- You can hire taxis or go on Yak safaris for sightseeing in the high altitude villages of Spiti viz. Hikkim, Demul and others. Taking a monk as your guide you can visit the five chief monasteries of Spiti where the ancient sect of Tibetan Buddhism is practiced even today.

    Duration of winter
    - October-April

    Average temperature of day and night-
    0 to -40 degree Celsius

  • 02Spiti Valley in Summer

    Spiti Valley in Summer

    Going by the guidebook recommendations, the best time to visit Spiti Valley is during the summer months when the stubborn snow starts melting, the roads up to the trans-Himalayan region are cleared up for easy conveyance of the tourists, sightseeing is accessible and extreme adventurers can try their guts on the adventurous activities in their trip.

    Summer at Spiti starts from April and continues till June although unofficially it extends till the month of August. May is the peak season of tourism in Spiti as the harshness of cold subsides and the Manali-Kaza highway opens up for the tourists. Days are usually warm and nights are nippy during summer. 
     As the average temperature lies somewhat around 15 degree Celsius you can feast your eyes on the wonderful landscape and indulge in outdoor activities like rock climbing, paragliding, mountain cycling, camping and so on.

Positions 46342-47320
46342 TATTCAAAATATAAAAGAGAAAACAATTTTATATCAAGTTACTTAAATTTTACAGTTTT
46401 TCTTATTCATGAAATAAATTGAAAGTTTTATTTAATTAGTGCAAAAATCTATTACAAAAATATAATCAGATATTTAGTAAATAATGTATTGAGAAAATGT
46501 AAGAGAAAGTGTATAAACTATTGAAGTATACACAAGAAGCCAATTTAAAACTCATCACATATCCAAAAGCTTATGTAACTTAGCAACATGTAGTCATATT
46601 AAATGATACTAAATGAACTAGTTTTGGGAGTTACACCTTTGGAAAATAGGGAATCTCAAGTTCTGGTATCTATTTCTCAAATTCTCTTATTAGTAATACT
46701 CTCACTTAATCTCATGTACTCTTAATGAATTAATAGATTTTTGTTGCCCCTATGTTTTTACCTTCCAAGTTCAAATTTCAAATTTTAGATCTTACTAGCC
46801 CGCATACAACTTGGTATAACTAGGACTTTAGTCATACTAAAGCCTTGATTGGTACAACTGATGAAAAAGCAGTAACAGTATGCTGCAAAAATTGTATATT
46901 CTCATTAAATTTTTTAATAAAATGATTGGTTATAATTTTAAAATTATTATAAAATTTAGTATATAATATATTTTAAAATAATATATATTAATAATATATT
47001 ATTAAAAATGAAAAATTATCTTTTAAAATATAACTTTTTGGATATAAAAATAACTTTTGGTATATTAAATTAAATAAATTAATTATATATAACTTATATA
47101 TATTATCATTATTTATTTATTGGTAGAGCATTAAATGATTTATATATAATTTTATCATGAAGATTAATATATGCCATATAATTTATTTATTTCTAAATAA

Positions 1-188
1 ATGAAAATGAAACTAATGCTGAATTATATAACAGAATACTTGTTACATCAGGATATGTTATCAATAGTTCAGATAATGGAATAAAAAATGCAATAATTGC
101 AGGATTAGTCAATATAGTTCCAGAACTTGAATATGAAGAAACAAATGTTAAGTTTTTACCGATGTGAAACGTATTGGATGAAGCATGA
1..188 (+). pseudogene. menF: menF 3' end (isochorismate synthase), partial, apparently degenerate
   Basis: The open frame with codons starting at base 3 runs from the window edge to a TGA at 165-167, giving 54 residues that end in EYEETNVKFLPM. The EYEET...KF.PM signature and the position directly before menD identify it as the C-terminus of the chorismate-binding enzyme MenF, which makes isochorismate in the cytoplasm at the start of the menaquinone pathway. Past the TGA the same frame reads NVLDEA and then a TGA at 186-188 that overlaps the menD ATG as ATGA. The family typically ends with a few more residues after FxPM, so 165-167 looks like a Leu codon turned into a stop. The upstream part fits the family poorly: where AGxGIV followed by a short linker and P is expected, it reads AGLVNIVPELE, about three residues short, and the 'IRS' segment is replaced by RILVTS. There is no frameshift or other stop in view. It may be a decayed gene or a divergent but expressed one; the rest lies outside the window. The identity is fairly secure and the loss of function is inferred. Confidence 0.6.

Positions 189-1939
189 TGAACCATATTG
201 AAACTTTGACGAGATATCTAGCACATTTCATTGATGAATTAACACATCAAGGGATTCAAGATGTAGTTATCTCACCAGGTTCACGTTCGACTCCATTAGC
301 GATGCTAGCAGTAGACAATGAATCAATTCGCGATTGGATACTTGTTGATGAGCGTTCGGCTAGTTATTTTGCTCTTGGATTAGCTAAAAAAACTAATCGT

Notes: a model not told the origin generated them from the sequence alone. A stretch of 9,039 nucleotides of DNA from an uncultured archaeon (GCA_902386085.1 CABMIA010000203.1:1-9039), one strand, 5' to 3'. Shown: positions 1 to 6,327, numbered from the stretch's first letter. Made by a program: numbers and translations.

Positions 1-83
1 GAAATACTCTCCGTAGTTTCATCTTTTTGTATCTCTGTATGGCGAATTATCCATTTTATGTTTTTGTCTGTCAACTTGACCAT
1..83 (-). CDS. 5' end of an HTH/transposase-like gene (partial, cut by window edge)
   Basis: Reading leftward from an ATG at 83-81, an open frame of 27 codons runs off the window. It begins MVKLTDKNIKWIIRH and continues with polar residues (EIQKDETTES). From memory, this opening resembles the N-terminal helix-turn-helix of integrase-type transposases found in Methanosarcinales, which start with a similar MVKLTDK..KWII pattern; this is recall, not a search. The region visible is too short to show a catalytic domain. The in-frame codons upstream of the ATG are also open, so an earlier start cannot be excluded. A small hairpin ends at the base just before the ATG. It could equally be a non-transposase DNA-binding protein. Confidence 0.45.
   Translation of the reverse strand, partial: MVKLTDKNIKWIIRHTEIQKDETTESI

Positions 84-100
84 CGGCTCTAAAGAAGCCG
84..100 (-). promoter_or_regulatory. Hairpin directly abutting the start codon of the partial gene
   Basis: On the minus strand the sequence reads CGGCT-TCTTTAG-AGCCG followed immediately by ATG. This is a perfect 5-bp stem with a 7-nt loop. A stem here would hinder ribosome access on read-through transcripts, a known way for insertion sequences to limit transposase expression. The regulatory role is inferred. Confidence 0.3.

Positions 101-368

It is also the time when the main carnivals are held and if you plan your itineraries well ahead your journey, you can witness how the natives celebrate life amidst all the hardships they encounter due to the estranged location and harsh climate almost throughout the year. Got a chance, don’t miss out watching some of these electric festivals of Spiti given below:

    Ladarcha Fair-
    It is held in the 3rd week of August at Kaza where one can witness a seamless confluence of cultures of 3 regions- Spiti, Ladakh and Kinnaur. Traders from Ladakh, Spiti and Rampur Busher flock at the fairground to barter their commodities.

    Pauri Fair
    - This is one of the oldest fairs of Lahaul which is acknowledged for its religious and cultural heritage among the local people. People from different religious sects assemble here to pay their obeisance and indulge in the cultural festivities.

    Tsheshu Fair- 
    It is celebrated in the monasteries of Gemur, Shashur, Kyi, Tabo and Mane in the month of June.  The festival is observed by the performance of devil dance by gaudily clothed Lamas wearing masks of animals and birds to enliven the spirit of the festival.

    Places to visit and activities to do during summer- camping (Beas Kund, Spiti Valley, Chandrataal Lake, Triund), Dhankar Monastery, Baralacha Pass, sightseeing in Yak and Horse Safaris, Pin Valley Park Trek, wildlife at Pin Valley National Park.

    Duration of summer
    - April-August

    Average temperature of night and day-
    (6-15) degree Celsius

  • 03Spiti Valley in Monsoon

    Spiti Valley in Monsoon

    Spiti being located in the rain shadow area of the Himalayas is least affected by rainfall. But due to global warming, monsoon has changed its course and characteristics in Spiti and you have to be ready for sudden surprises like overcast conditions or occasional heavy downpour during your trip.

    As per the recommendations of the travel experts, monsoon is not the